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Canadian Govt Proposes Bill to Treat Opioid Addiction/Overdose as Healthcare Issue

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The Canadian Federal Liberal government introduced groundbreaking legislation on Thursday, committing to treat the opioid overdose crisis as a health issue rather than a criminal justice problem.

With a specific emphasis on addressing growing drug abuse trends and over-incarceration among BIPOC and marginalized communities in Canada, Bill C-22 suggests amendments to the Controlled Drugs and Substances Act, prioritizing treatment for drug abuse over possible prosecution. 

Attorney General David Lametti, who introduced the bill to the House, shares via Twitter that, “The reforms we are introducing are critical to addressing systemic racism and discrimination in the justice system while keeping Canadians safe.”

Alongside proposing amendments to federal drug laws, the bill also suggests repealing a number of mandatory minimum penalties and increasing the availability of conditional sentence orders. 

“We are turning the page on failed approaches which have disproportionately hurt Indigenous peoples, Black Canadians and marginalized communities. They have also left our communities less safe and created a justice system that is less fair for all Canadians,” Lametti says. 

If passed, this new legislation “would help ensure that those living with mental health or substance use challenges are given the help they need instead of being stigmatized and punished by the criminal justice system.”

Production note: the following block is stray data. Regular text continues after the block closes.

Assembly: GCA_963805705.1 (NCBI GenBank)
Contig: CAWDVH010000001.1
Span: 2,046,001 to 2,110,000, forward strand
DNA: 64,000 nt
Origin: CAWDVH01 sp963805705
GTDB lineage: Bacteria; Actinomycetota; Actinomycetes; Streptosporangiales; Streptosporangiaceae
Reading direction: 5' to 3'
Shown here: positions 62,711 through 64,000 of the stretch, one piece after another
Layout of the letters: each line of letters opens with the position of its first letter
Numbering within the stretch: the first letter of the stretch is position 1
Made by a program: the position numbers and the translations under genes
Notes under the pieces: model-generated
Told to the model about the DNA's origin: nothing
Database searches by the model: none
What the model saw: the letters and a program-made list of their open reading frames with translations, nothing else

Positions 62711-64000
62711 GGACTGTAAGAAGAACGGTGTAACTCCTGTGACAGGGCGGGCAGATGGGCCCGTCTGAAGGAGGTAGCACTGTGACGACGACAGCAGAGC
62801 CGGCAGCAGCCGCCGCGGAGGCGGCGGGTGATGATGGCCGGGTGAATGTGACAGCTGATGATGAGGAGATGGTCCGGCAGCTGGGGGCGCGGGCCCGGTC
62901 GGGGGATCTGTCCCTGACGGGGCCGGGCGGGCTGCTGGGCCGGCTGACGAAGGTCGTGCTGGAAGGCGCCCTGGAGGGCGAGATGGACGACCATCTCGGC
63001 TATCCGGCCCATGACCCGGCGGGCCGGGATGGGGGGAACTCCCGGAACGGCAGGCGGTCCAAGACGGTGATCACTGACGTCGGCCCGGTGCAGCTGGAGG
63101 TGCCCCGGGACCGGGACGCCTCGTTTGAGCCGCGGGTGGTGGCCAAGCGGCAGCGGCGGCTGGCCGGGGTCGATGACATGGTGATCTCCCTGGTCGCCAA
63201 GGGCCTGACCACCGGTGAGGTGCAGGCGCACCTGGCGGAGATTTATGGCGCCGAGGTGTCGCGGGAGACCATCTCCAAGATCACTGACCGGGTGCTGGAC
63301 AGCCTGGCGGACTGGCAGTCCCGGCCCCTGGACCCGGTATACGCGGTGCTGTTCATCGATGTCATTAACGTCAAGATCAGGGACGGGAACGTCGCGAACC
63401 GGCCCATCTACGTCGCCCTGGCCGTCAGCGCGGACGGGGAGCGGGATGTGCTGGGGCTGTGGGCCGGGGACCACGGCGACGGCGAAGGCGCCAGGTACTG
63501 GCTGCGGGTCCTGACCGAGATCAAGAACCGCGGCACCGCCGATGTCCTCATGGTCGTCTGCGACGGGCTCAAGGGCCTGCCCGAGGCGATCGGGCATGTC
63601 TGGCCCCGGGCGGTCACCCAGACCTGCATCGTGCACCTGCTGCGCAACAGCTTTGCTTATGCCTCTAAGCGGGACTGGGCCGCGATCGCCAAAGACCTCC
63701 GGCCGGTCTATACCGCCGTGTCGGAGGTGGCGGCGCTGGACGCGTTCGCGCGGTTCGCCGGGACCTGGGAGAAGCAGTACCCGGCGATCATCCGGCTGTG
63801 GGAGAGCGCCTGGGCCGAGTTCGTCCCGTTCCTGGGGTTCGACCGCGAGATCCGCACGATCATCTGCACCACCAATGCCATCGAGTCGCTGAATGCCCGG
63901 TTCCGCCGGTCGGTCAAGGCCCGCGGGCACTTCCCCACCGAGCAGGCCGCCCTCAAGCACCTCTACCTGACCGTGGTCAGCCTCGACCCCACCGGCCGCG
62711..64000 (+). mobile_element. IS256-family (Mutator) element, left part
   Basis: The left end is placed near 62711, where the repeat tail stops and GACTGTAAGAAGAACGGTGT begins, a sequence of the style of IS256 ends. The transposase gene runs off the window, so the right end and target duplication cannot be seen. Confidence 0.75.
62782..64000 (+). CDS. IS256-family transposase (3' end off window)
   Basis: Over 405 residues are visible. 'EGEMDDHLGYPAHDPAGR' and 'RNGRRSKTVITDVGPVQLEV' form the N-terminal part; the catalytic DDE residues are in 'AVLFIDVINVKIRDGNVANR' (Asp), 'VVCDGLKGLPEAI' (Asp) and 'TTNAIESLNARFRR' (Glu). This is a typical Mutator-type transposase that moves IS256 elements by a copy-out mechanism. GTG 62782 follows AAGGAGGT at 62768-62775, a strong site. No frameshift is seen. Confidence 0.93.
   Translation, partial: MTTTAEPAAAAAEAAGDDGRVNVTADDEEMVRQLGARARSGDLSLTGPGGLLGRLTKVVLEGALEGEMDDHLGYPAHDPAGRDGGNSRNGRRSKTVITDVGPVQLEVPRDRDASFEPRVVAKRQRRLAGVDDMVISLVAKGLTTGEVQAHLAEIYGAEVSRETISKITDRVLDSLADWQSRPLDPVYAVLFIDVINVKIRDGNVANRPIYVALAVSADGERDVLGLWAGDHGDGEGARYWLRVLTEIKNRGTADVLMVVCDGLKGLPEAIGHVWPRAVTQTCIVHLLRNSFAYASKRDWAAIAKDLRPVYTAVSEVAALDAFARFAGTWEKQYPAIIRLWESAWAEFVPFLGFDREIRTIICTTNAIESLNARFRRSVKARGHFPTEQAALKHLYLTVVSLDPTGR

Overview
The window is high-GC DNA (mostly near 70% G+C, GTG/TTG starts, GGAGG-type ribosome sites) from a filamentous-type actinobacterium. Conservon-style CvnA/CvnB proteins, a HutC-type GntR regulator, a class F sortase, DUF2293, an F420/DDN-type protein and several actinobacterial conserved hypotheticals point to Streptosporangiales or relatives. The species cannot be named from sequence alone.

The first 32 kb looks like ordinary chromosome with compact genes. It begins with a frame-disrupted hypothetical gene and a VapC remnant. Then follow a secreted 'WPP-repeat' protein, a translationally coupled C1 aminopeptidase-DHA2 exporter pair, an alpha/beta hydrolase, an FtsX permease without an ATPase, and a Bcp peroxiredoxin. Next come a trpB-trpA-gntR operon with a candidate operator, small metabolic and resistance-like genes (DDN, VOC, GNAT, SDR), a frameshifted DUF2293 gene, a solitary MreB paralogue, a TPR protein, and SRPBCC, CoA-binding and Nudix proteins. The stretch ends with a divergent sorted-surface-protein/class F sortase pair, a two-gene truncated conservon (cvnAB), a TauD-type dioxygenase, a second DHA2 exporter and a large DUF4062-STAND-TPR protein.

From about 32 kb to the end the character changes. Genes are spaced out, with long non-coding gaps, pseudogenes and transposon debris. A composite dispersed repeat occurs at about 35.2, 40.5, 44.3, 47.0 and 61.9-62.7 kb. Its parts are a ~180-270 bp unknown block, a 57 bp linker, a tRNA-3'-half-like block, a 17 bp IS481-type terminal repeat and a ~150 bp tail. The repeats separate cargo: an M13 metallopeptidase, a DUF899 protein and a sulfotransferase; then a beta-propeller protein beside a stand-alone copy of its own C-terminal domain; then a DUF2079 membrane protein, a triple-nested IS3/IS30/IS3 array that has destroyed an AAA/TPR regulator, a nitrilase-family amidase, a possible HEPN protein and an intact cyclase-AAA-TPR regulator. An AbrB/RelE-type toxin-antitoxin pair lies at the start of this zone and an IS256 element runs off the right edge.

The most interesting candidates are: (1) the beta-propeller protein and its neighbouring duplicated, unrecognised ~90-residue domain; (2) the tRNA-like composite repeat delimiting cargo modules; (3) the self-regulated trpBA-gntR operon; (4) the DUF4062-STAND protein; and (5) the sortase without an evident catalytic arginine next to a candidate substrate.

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This bill doesn’t decriminalize possession of drugs, however, it is a step towards addressing the opioid overdose crisis, which has escalated steadily since the onset of the COVID-19 pandemic. The year 2020 was the worst year so far for opioid-related casualties, with British Columbia single-handedly reporting at least 1700 overdose deaths. 

While Vancouver Mayor Kennedy Stewart is in the middle of official talks with Health Canada on the city’s CDSA exemption, the British Columbia provincial government has also stepped up, seeking a federal exemption to decriminalize possession of drugs. Besides that, there has been a consistent push to decriminalize possession of all drugs federally, but Prime Minister Justin Trudeau has repeatedly turned down the proposal, saying that decriminalization is not the solution to the problem.

In the meantime, Health Canada has been cautious yet proactive in incorporating measures to help Canadians deal with various health-related issues, including mental healthcare. Although illegal federally, the health ministry has granted exemptions for the use of psilocybin in treating end-of-life anxiety or severe depression. The federal government is well aware of the addiction crisis and recently allowed registered psychiatric nurses in B.C. to prescribe controlled substances as medicines to those struggling with opioid addiction. Moreover, the federal government is looking into ways of restoring the Special Access Program that would allow healthcare professionals easy access to controlled substances for treating palliative patients. 

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